TWU’s “crappy boxed lunch,” a PTC paper tiger—and silence

Written by William C. Vantuono, Editor-in-Chief
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Amtrak TWU food service workers protest cuts in dining car service. TWU photo.

I don’t need to write much about how the Transport Worker’s Union looks upon Amtrak President and CEO Richard Anderson’s purported quest to eliminate dining car service and dismantle the long-distance train national network. The poster below says it all. It’s funny, to be sure, but for thousands of Amtrak customers, the meaning behind it is sad and dehumanizing.

This is an ongoing battle. For the union’s perspective, read this story from its website.

Meanwhile, Anderson’s threat to stop running L-D trains on freight rail routes that won’t be equipped with PTC by the Federal Railroad Administration’s interim Dec. 31, 2018 deadline is beginning to look like a paper tiger, based on his August 2018 Quarterly Business Update, an employee communication. See the paragraph on PTC rollout, which refers to “filing for federal extensions”—by FRA definition, an Alternative Schedule. Meow!!

Anderson apparently doesn’t take well to constructive criticism, either. Former CEO Joe Boardman has been rather vocal about the various goings-on involving L-D trains and PTC, among other issues. Described to Railway Age by several sources as “volatile,” “bad-tempered,” and “unwilling to listen to anyone else’s opinion except his own,” including “people with practical railroad experience,” Anderson recently answered an employee question, posed in an internal forum, as follows:

From my perspective as a trade journalist, one of the worst things any company CEO can do is stonewall the media. Spin is one thing—I’ve seen plenty of it, and after more than 26 years am reasonably competent at recognizing it. But silence, refusing to have an honest, open discussion, a dialogue, whether in person, via phone or video chat or email, is undeniably disingenuous. Making an excuse that you’re “unavailable,” in this age of instant information and unlimited connectivity, doesn’t cut it, not by a long shot.

This is how Anderson has chosen to deal with the trade press (and as far as I know, the media in general). It’s a complete reversal from what I and many of my colleagues experienced with chief executives like Wick Moorman (whose tenure was way too short), Joe Boardman, Dave Gunn, etc.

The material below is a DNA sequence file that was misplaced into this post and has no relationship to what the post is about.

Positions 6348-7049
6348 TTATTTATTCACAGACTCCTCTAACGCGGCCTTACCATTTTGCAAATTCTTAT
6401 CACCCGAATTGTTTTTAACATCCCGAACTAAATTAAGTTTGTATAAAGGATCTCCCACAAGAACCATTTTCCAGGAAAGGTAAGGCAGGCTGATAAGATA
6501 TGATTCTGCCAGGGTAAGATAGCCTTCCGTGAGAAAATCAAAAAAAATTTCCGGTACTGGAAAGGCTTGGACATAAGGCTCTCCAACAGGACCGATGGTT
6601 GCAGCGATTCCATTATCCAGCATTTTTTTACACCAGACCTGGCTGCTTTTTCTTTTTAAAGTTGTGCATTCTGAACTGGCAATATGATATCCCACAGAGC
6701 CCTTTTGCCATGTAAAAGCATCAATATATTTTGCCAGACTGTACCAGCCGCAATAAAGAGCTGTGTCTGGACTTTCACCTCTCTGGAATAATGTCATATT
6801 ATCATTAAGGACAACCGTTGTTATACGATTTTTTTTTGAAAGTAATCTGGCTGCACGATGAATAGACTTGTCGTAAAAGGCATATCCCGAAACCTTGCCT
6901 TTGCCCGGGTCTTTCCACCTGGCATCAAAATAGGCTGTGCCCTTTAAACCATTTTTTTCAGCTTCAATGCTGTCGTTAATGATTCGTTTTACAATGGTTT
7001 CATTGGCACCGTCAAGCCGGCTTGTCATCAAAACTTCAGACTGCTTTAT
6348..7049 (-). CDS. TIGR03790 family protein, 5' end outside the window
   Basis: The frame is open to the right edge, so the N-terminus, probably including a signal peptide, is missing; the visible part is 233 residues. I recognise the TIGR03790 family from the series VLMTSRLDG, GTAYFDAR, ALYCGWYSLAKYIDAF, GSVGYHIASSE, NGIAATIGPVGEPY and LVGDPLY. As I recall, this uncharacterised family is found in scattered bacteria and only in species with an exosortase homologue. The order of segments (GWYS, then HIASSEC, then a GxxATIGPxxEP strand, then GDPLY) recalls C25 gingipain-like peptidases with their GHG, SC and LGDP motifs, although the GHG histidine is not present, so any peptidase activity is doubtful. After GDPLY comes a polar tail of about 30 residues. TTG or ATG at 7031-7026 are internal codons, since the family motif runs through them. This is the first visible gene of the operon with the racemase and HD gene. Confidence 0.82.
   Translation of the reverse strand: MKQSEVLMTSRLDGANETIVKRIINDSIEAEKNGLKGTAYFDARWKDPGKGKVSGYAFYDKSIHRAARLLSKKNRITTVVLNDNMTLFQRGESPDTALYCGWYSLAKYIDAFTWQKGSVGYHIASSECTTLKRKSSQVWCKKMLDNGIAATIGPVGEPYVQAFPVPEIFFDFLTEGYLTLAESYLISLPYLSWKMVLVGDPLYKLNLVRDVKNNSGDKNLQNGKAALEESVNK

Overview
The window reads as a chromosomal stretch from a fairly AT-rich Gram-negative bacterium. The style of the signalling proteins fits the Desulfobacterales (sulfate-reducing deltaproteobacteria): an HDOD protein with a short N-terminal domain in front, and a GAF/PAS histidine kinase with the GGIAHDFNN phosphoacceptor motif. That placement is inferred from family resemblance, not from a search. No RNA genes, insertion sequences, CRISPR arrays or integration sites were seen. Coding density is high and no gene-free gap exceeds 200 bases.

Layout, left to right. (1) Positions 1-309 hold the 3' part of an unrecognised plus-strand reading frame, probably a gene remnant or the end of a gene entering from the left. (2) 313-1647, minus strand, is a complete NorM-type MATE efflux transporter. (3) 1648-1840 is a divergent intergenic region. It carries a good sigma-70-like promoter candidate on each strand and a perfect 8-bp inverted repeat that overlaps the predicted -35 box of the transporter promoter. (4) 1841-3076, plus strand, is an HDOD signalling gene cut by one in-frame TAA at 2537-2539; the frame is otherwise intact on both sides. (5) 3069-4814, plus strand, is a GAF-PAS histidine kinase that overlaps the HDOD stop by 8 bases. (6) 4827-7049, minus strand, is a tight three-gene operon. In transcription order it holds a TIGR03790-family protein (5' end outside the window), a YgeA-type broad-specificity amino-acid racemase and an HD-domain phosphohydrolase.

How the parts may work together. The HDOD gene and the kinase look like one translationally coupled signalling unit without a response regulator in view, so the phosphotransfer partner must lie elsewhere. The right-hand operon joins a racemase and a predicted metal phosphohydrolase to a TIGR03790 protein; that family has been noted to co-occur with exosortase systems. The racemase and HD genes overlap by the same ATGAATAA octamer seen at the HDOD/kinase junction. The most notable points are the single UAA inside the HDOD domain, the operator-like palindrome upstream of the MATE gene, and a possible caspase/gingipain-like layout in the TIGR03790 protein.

The Amtrak press office, I’m told (for the record, not by anyone in that office), has been bound and gagged, forbidden to provide any information except sanitized corporate feel-good fluff.

As we all well know by now, Anderson has instituted a lot of changes, in particular, ones that impact service, the “customer experience,” in today’s corporate-speak language. His actions have generated mostly hostility, some of which has been repeatedly expressed in the Opinion section of this website, by folks with a lot of rail experience in their background. Case in point: This article.

The underlying question: What exactly are your intentions, Mr. Anderson?

Depending upon who’s expressing an opinion, Anderson is either (1) purposely and maliciously attempting to dismantle Amtrak’s national network and get rid of all long-distance services, (2) simply following the letter of the law (PRIIA 2014), or (3) genuinely trying to create a new, more-viable business model based on short- to medium-distance “corridor” and state-supported services.

There’s only one person who can speak to the broader rail industry and tell those with legitimate questions what’s going on: Richard Anderson—and he ain’t talkin’.

Railway Age gave him an opportunity to discuss things in a friendly format: Our June Rail Insights conference. Both Anderson and deputy Stephen Gardner refused, no explanation given except “they’re unavailable.”

Yeah, right. If you believe that, I’ve got a fleet of brand-new CAF Viewliner dining cars whose kitchens have been disabled and are now serving crappy boxed meals at $49 a pop to coach class customers on the Capitol Limited.

And it’s not just Railway Age that’s been stonewalled. Earlier this year, a producer at CBS’s vaunted 60 Minutes newsmagazine approached Anderson about participating in a report on passenger rail in the U.S. The producer was sent packing. 60 Minutes shelved the story. I’m not kidding.

Until Anderson decides to break his media silence, drop his guard, tell his side of the story and respond to his critics publicly, he will be the subject of speculation and hostility—“just another airline executive who has no business running a passenger railroad,” as one observer put it to me.

So, what’s it going to be, Mr. Anderson? You’ve got the ball. Will you run, pass or punt?



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